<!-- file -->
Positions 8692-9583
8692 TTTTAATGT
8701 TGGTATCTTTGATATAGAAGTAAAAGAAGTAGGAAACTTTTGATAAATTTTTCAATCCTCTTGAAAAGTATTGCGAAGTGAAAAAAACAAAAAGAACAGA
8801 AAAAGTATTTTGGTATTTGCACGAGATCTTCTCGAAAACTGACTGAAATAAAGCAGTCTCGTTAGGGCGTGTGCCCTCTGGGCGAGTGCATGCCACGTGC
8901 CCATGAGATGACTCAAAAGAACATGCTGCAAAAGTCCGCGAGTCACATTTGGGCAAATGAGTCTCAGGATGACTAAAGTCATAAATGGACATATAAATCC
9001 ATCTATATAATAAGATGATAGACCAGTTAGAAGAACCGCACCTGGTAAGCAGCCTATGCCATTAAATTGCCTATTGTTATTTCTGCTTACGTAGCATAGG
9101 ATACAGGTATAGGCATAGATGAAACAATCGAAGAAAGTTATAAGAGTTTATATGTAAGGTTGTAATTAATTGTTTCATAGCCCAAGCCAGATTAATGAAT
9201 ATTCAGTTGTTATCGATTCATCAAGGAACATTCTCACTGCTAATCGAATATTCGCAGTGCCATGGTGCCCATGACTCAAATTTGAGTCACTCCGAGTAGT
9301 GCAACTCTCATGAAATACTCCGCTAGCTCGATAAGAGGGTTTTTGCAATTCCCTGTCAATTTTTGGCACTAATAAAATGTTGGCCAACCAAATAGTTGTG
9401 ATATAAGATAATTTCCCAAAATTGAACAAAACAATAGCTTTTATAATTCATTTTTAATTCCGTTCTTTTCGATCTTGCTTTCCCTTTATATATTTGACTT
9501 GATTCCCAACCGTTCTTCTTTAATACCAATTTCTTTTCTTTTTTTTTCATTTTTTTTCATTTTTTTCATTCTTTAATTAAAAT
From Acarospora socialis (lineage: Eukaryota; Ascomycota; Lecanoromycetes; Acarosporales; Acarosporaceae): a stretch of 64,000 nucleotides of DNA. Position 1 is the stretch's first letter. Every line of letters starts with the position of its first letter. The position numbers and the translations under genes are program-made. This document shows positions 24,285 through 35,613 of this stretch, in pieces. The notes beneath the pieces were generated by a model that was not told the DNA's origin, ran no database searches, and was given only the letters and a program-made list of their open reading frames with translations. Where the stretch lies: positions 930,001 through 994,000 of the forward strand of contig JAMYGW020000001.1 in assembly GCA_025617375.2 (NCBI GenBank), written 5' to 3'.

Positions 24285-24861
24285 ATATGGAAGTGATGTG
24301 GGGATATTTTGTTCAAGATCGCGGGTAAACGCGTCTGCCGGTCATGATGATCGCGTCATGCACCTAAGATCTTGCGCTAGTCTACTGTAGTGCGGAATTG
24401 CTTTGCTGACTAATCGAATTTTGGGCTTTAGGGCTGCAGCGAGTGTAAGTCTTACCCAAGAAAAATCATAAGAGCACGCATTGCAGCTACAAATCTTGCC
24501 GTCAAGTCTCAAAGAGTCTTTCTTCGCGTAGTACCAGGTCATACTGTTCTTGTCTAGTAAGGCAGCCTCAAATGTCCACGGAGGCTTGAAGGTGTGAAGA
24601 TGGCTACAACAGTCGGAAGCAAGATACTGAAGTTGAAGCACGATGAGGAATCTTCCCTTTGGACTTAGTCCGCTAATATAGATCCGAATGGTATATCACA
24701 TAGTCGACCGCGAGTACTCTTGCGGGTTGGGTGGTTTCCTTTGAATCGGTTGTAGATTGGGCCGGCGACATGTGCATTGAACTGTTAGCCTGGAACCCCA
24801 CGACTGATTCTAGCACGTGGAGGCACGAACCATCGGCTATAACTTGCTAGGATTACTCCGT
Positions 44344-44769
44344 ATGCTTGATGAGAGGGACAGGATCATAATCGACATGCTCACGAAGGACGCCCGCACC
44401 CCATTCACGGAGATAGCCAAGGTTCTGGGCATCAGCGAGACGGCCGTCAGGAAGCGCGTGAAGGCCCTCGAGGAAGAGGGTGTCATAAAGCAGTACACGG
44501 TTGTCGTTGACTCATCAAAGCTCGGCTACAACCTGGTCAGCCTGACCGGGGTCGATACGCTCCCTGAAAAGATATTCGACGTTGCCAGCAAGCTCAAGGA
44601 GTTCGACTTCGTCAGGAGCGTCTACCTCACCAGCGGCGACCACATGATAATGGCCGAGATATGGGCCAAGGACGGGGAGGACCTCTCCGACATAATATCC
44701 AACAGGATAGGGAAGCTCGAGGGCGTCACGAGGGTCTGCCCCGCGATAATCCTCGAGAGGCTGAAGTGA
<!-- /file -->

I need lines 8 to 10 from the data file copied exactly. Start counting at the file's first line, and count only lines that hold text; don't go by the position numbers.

9201 ATTCAGTTGTTATCGATTCATCAAGGAACATTCTCACTGCTAATCGAATATTCGCAGTGCCATGGTGCCCATGACTCAAATTTGAGTCACTCCGAGTAGT
9301 GCAACTCTCATGAAATACTCCGCTAGCTCGATAAGAGGGTTTTTGCAATTCCCTGTCAATTTTTGGCACTAATAAAATGTTGGCCAACCAAATAGTTGTG
9401 ATATAAGATAATTTCCCAAAATTGAACAAAACAATAGCTTTTATAATTCATTTTTAATTCCGTTCTTTTCGATCTTGCTTTCCCTTTATATATTTGACTT